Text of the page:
Ethiopian government officials Wednesday accused the rebellious Tigray minority of murdering 120 civilians at a village in the neighboring Amhara region, the first report of a large-scale atrocity since the Tigrayans invaded Amhara.
Meanwhile, Sudan summoned its Ethiopian ambassador to complain about the large number of Tigrayan corpses floating across the border on the Setit River.
These latest milestones in the persistent and brutal Tigray conflict came as the United Nations warned of a massive humanitarian crisis building in Ethiopia. According to the World Food Program (WFP), up to seven million Ethiopians are short on food and facing an imminent hunger crisis, including 5.2 million Tigrayans. By way of comparison, the WFP classifies about 14 million people as “food insecure” in Taliban-ravaged Afghanistan.
The long-simmering Tigray conflict erupted into violence last November, when Ethiopian Prime Minister Abiy Ahmed accused the Tigray People’s Liberation Front (TPLF) — a regional militia with Marxist roots — of seizing a military compound and plotting separatist activities. The Tigray were once the most influential of Ethiopia’s many ethnicities, but their power was diminished after Abiy, who hails from a different tribe, came to office with a reformist agenda.
For their part, the Tigray complained of discrimination and mistreatment by Abiy’s government, and were particularly incensed when troops from Eritrea intervened to suppress their insurrection. Abiy won a Nobel Prize for his efforts to end Ethiopia’s long conflict with Eritrea; the TPLF accuses him of using his new Eritrean friends as muscle against them. The Eritrean military has a long history of brutal behavior in the Tigray region, which lies along their border.
The TPLF rebounded from early losses in their conflict with Abiy’s forces and began conquering territory in the adjacent province of Amhara, which pushed back into Tigrayan territory.
On Wednesday, the Ethiopian government accused TPLF fighters of massacring 120 Amhara civilians on September 1 and 2 in a village about six miles from the town of Dabat.
“So far we have recovered 120 bodies. They were all innocent farmers. But we think the number might be higher. There are people who are missing,” Dabat-based local administrator Sewnet Wubalem said.
Other local officials said the invading Tigrayan forces were driven back by the Ethiopian federal army, which now controls the area, and local militias formed by Amhara villagers at the urging of Prime Minister Abiy. They suggested the village massacre was perpetrated by TPLF fighters as an act of vengeance before they were forced to retreat.
Tigrayan forces denied the reported massacre as a “fabricated allegation” and demanded “an independent investigation into all atrocities.”
Meanwhile, the Sudanese foreign ministry summoned Ethiopia’s ambassador on Tuesday to notify him that 29 Tigrayan corpses were found in Sudan last month along the banks of the Setit River, which runs across the border and is called the Tekeze River in Ethiopia. The Tekeze currently marks the boundary between territory claimed by the Tigrayans and Amhara.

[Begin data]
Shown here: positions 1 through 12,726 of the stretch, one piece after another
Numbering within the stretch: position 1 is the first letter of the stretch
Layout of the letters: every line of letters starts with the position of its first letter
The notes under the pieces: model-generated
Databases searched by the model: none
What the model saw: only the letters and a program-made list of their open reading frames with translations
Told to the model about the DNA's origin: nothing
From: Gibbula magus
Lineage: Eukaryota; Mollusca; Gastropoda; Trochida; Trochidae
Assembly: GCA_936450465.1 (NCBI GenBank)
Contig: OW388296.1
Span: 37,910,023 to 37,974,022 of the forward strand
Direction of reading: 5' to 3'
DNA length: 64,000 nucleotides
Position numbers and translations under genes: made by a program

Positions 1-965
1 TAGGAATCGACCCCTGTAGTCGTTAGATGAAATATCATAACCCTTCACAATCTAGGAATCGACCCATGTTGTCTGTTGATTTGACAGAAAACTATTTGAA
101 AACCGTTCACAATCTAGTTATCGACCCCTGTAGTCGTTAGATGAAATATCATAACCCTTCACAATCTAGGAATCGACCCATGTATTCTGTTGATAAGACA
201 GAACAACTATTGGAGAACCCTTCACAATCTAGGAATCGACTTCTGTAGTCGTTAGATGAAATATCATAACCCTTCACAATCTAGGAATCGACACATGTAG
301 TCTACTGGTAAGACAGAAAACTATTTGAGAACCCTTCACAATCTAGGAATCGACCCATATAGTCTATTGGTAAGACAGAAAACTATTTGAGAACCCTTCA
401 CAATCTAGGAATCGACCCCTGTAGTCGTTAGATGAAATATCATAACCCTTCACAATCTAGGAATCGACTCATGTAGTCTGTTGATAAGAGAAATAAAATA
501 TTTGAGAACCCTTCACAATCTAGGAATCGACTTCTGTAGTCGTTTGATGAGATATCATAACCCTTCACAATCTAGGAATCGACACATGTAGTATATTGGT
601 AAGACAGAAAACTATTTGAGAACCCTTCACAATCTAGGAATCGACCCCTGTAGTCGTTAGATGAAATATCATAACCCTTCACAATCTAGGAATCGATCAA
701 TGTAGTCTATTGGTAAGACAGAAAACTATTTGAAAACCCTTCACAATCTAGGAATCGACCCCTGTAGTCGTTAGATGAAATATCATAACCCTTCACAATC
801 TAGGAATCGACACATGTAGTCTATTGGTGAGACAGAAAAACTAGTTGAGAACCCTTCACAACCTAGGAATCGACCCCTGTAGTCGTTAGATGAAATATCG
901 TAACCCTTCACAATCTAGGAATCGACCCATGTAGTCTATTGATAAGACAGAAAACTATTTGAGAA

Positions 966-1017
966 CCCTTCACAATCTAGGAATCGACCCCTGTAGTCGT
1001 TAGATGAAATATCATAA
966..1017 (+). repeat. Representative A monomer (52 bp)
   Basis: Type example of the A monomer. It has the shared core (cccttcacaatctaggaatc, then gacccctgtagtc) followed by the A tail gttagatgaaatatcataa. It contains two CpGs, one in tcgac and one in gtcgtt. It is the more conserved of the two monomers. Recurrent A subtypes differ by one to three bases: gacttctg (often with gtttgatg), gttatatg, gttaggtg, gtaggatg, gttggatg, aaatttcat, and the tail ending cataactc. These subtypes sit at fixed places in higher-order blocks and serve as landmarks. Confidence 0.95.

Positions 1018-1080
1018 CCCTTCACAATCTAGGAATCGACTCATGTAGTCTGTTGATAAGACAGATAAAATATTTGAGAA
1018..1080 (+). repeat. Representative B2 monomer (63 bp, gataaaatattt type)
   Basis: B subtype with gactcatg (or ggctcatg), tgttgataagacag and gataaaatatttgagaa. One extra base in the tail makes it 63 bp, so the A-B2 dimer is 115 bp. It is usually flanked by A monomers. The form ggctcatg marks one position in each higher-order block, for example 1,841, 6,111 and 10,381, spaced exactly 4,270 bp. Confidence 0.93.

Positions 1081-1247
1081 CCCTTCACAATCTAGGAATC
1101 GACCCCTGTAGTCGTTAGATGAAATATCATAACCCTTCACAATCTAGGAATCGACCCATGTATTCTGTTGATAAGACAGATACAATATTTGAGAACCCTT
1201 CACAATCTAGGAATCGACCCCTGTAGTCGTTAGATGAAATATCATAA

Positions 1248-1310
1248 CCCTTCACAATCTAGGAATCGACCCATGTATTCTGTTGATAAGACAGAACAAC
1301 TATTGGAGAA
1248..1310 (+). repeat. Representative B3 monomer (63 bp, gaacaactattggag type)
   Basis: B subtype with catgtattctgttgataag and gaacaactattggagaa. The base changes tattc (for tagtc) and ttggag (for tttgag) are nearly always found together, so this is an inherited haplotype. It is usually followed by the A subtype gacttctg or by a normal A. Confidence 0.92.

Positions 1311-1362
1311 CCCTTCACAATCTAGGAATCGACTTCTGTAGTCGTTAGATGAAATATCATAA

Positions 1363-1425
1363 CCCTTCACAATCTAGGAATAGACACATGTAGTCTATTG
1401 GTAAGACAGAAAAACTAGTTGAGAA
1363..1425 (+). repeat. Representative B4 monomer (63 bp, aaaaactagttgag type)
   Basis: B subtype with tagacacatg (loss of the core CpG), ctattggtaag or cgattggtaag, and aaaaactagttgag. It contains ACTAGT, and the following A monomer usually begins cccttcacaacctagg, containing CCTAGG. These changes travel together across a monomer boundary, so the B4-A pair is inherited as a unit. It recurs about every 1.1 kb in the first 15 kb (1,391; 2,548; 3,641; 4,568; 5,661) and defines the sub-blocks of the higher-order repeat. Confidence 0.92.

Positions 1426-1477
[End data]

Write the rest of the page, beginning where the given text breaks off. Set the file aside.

The Sudanese government did not specify how the Tigrayans were killed. A steady stream of bodies has been drifting down the Setit, from which they are usually pulled and identified by Ethiopian refugees living in Sudan.
Sudan is concerned about the Ethiopian conflict spilling across its borders, and has even accused Ethiopian forces of deliberately attempting to destabilize Sudan. Over the weekend, Sudanese officials announced they had seized a cache of weapons from an Ethiopian Airlines plane that landed in Khartoum, darkly implying the guns were “meant to be used in an anti-state crime” by Sudanese terrorists who wished to “impede the democratic transition.”
However, the Sudanese interior ministry later said the weapons were the legal property of a licensed arms trader and were primarily intended for hunting.
The U.N. World Food Program on Monday posted video of the humanitarian crisis developing in northern Ethiopia. The WFP said at least 400,000 people in the region are already living in famine conditions, while the TPLF said on Tuesday that at least 150 Tigrayans have already died of starvation.
The TPLF said there has been a “complete depletion of food stocks” in Tigray and accused the central government of blocking aid shipments, a charge the Abiy government denied.
“One million people are at risk of fatal famine if they are prohibited from receiving life-saving aid within the next few days,” the TPLF claimed. Foreign observers complain that reports and allegations from all sides of the conflict are difficult to verify because phone and Internet service has been blocked to the Tigray region.
The WFP said on Sunday that a hundred of its trucks were able to reach the Tigray capital of Mekelle with the first delivery of food aid in several weeks.